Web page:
It was 2008, outdoors at Humboldt Park, and storm clouds were threatening to put a serious damper on Alverno Presents’ annual world music festival, Global Union. Malian singer and guitarist Vieux Farka Toure was halfway through a blistering set when the sky finally opened up and let loose. “That’s it. Everyone’s going to go home,” David Ravel, Artistic Director of Alverno Presents remembers thinking. “But suddenly, all throughout the park, umbrellas began to pop, pop, pop up like wildflowers. I thought, ‘Jesus Christ, these people are staying.’
“My sister was there, visiting from Santa Monica,” Ravel continues, “and afterwards she said, ‘I’ve never seen anything like that. If this had been L.A. people would have gone home.’”
Inclement weather has been just one of the many obstacles Global Union has faced over the years. World politics, visa issues, cancelled flights, and labyrinthine international paperwork have all made the festival—which has played host to artists from all corners of the globe—a particularly tricky one to pull off. But, as Ravel’s sister noted back in 2008, apathetic Milwaukee audiences have never been a problem.
“People keep telling me, ‘Oh, you have to do Global Union! We love Global Union! We expect Global Union!” Ravel says.
On Saturday, September 19 at Humboldt Park, from noon until 6 p.m., that expectation will once again be fulfilled when Global Union celebrates its 10th anniversary. Performing will be West African and Senegalese jam band Aziz Sahmaoui & University Of Gnawa; Polish singer-songwriter and one-woman orchestra Karolina Cicha; Montreal rapper Boogat; and multi-national funk/rap/rock/punk/soul outfit La Chiva Gantiva. Radio Milwaukee’s Marcus Doucette will return as MC, and WMSE’s Paul Cebar will once again spin vinyl between sets. As always, admission is free.
For a festival as popular and storied as Global Union, its beginnings are remarkably humble. “In 2005 I was invited to what was then Madison’s second world music festival,” Ravel says. “I was watching Gogol Bordello—and if it wasn’t Gogol Bordello it was some other Lower East Side Gypsy Punk band—and the lead singer had climbed up on the lighting rig and was hanging from his knees and belting out songs. I thought, ‘This is awesome. I’d like to try something like this.’”
A few months later, in January 2006, Ravel and his then boss, Michael Harryman, were backstage at a show in Manhattan when they were approached by the then head of Chicago’s World Music Festival, Mike Orlove. “‘My name is Mike Orlove and I do the World Music Festival in Chicago and I need there to be a festival in Milwaukee and I want you to do it,’” Ravel remembers Orlove blurting out. “Oh. Uh. Okay,” was Ravel’s response.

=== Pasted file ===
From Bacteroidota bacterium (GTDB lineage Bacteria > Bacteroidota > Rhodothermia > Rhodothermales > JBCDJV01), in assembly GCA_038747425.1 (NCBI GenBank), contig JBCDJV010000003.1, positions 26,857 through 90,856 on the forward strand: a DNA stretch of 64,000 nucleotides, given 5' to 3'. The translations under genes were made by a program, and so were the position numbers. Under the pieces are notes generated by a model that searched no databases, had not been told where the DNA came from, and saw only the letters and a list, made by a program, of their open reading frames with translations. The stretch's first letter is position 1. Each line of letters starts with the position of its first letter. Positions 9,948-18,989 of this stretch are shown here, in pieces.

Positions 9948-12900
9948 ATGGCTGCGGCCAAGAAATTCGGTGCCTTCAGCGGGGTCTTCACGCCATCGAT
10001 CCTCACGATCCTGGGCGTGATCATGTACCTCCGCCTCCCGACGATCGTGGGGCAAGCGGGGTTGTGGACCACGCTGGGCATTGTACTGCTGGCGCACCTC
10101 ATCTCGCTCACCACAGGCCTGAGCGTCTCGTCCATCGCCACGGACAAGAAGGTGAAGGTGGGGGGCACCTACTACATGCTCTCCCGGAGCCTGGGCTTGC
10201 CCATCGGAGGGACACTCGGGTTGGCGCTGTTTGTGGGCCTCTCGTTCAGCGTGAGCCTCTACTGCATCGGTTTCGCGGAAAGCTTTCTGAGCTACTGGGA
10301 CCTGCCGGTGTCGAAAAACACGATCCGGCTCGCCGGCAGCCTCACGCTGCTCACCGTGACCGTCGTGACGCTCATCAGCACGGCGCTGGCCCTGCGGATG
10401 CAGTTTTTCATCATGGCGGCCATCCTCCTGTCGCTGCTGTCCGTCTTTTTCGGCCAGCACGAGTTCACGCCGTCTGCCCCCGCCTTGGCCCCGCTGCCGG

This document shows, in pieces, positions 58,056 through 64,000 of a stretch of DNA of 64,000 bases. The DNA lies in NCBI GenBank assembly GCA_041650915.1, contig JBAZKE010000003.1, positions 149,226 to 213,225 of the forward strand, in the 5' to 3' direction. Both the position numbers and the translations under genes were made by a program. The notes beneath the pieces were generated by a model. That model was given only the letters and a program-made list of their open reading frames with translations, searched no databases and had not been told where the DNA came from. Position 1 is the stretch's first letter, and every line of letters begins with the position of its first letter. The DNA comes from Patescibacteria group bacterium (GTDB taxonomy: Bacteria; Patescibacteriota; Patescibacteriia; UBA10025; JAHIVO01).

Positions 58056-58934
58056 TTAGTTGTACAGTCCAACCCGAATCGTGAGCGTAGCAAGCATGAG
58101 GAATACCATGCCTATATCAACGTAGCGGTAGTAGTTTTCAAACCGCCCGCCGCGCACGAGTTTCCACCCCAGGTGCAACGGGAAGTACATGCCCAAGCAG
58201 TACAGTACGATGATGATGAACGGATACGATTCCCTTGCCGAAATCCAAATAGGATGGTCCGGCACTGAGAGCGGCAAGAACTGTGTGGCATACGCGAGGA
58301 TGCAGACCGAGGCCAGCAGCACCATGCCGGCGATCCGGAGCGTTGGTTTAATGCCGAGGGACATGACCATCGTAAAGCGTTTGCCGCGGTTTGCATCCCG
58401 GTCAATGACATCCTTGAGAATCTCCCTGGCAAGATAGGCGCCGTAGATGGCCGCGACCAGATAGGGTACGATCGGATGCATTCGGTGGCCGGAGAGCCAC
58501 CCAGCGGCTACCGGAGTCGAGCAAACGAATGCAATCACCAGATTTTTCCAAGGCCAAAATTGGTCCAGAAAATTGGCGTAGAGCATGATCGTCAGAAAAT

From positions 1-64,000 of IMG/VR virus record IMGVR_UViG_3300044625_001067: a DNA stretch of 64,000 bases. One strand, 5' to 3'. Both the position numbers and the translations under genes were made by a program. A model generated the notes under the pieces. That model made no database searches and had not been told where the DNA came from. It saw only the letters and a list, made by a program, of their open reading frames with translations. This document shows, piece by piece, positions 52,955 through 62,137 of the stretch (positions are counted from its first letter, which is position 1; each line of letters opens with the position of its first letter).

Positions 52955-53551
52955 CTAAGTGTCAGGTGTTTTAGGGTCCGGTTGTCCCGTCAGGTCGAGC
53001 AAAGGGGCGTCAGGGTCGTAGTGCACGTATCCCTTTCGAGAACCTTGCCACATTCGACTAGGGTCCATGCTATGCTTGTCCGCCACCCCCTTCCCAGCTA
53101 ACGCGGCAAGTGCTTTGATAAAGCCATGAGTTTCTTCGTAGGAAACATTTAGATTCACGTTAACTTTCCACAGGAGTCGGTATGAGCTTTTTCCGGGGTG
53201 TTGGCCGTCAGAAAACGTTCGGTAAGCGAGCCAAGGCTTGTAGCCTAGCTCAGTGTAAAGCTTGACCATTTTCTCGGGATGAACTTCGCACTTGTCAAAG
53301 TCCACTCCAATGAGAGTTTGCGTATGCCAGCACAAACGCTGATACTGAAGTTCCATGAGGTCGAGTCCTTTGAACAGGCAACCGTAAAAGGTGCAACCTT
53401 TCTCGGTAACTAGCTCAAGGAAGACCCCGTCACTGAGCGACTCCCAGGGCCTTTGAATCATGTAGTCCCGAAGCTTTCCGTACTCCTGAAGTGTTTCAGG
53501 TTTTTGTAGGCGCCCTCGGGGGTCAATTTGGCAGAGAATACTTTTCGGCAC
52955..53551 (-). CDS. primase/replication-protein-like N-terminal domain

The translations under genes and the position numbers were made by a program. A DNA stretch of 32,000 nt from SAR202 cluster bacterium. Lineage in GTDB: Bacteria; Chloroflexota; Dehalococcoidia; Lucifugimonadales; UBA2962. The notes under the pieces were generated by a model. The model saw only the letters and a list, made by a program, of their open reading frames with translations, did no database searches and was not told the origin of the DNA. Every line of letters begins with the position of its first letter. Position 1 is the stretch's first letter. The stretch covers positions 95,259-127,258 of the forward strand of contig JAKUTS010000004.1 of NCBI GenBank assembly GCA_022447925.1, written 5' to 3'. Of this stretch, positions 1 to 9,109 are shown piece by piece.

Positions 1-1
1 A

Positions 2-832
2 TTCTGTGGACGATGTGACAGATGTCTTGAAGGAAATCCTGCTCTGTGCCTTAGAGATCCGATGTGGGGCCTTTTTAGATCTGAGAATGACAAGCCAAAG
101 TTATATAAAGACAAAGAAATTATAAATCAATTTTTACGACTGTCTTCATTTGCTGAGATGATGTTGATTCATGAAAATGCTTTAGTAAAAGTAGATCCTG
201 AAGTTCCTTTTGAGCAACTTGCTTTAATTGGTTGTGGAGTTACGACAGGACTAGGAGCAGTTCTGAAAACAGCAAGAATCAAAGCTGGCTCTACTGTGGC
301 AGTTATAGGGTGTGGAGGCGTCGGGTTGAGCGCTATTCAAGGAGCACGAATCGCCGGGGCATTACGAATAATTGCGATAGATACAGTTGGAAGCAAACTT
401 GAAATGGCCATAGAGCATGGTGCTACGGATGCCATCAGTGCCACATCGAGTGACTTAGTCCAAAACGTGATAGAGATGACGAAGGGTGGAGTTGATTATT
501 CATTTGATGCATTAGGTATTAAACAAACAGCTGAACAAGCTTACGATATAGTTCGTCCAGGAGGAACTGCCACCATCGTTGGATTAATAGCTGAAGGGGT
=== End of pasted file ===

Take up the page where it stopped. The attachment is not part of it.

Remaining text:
Nine months later, the first Global Union was born, becoming part of a loose route of Midwest world music festivals covering Chicago, Madison, Minneapolis, Cedar Rapids, and Bloomington. That route is what made—and continues to make—the Milwaukee fest and others like it possible. Ravel explains: “Take Poland, for example. It’s kind of a big deal for somebody to come over to the Midwest from Poland to do one show. It’s frightfully expensive and inconvenient for everybody. But if you have a route of people doing stuff at the same time, they get to amortize their cost over the route instead of a single show.”
Still, scheduling can be tricky, especially in cities where sports may or may not trump world music. “Madison and Bloomington obviously can’t do anything on a football weekend,” Ravel explains, “so we have to wait for the NCAA to put out their schedule for the year and figure out when the home games are not happening. Then Madison and Bloomington get to choose their dates, and then we get to place ourselves within a two-week window.”
Owing to its status as a world music festival, Global Union has also been at the mercy of world conflicts. In 2013, Nigerian superstars Thal National were forced to cancel their Milwaukee appearance after running into particularly thorny visa issues. “For the visa process, you do your paperwork several months in advance, and then a few weeks in advance you have to have an interview at the embassy in your home country,” Ravel explains. “There was a terrorist alert in North Africa at that time, and the Obama administration shut down all the embassies in North Africa. So nobody could get their interviews and their visas were all messed up.” (Thal National were also set to appear at this year’s fest, but had to cancel once again due to scheduling conflicts.)
Another hurdle for Global Union, at least in the early years, was finding the right mood for a Milwaukee audience. The solution: go big. “We’re in Humboldt Park. We love being in Humboldt Park,” Ravel says. “But we’ve learned, sometimes the hard way, that small and subtle does not work. It needs to big. It needs to be dance-y. It needs to be a party.
“We try to structure an arc to the day,” he continues. “There’s a rising line of action in terms of activity and intensity on the stage. This will be high-energy. This will get people’s pulses and bodies going.”
But why, in a city already stocked with so many high-energy festivals, is Global Union important to Milwaukee? Ravel has a simple answer: “Milwaukee is a very diverse community that doesn’t get to see how diverse it is every day. To make something where the diversity of our community is visually obvious for everyone is really appealing.”
Global Union 2015 takes place—rain or shine—Saturday, September 19 at Humboldt Park from noon until 6 p.m. Admission is free.